Health Care Power of Attorney (“HCPOA”): Just like a GDPOA, a HCPOA is a disability planning document. In the event of an emergency, your HCPOA designates a person to make medical decisions on your behalf. Some people are freaked out about the idea of giving someone else authority to make medical decisions for them, but this document doesn’t come into play until you are unable to make your own decisions. This is something that you’ll be asked for any time you go to the hospital (remember being asked when you went to deliver your babies?) and it’s a great tool to have on hand and provide for the hospital, even if you are there for a totally typical reason. Better safe than sorry, right?  In conjunction with a HCPOA, many people decide to also sign a Living Will (different than a Last Will and Testament), which is basically a medical directive that instructs your doctors not to take extraordinary measures to keep you alive if nothing else can be done to save your life.

Revocable Living Trust: Why am I mentioning a trust–that’s just something for older people with money, right? Actually, that couldn’t be further from the truth. One of the most common estate planning goal for young couples with children is protecting their children’s inheritance. Imagine you and your spouse both die and leave behind two minor children.  You each had a life insurance policy with a $500,000 death benefit.  Without a well-drafted will, your children could each receive approximately $500,000 outright at age 18, no strings attached.  What would you have done with that kind of money at age 18? However, with a will that includes provisions related to the Ohio Transfers to Minors Acts, you can stipulate that your children don’t receive their inheritance until age 25.  Better yet, with a trust, you can spread the distributions to your kids out even further (for example, give them 1/4 at age 25, 1/2 of the remainder at age 30, and the remaining balance at age 35). You can also write in stipulations about how and when your children should be able to withdrawal money. A trust takes your estate plan to the next level by allowing infinite flexibility in the planning process. If you can dream it, a good estate planning attorney can write it into your trust.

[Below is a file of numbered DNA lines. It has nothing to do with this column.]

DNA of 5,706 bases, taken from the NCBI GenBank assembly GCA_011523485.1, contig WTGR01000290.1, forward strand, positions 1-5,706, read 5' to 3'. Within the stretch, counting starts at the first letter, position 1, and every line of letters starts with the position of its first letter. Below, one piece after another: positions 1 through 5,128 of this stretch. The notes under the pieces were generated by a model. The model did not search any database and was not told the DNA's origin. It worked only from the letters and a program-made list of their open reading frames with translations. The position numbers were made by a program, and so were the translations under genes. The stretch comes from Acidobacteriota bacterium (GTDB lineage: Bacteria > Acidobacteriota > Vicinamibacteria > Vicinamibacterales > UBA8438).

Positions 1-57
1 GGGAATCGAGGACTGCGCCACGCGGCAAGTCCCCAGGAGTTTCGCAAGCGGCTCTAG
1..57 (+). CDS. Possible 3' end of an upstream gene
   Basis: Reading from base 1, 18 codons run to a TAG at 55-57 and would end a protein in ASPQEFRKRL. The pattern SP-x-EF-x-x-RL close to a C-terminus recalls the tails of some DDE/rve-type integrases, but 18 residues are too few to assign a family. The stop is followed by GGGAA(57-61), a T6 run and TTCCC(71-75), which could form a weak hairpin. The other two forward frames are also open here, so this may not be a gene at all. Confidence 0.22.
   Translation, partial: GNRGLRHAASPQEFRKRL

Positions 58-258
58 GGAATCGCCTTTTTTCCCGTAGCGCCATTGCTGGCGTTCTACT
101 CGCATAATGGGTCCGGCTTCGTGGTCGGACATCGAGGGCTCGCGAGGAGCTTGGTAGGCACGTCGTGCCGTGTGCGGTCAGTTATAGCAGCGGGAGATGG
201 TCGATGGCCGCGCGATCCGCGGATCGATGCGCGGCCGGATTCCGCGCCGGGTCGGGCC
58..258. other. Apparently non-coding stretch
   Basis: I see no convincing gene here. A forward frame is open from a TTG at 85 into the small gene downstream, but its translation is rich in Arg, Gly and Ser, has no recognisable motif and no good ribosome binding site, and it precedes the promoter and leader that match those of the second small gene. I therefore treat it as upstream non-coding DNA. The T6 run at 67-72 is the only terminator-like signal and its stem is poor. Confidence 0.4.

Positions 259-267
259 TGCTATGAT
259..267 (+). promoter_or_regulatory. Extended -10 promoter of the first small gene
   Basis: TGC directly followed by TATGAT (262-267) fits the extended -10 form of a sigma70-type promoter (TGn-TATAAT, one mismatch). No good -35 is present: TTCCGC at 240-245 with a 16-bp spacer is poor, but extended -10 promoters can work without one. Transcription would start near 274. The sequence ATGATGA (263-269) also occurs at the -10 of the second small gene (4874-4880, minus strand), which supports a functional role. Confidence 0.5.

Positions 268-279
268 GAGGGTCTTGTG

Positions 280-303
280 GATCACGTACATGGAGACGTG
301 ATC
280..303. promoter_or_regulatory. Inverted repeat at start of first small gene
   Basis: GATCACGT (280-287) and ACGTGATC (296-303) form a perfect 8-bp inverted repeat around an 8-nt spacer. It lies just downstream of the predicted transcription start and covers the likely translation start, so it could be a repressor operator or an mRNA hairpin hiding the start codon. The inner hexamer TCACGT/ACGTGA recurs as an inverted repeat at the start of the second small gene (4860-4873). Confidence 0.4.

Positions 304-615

Mamas, this is just Estate Planning 101 in a nutshell.  There are so many different factors that should be considered when developing a plan to meet your family’s specific needs and goals.  I encourage you to take the first step and call an attorney to discuss what steps you should take to get started with your estate plan. It’s well worth the expense–because you can’t put a price on the peace of mind you’ll get from knowing that you and your family will be protected no matter what curveballs life may throw at you.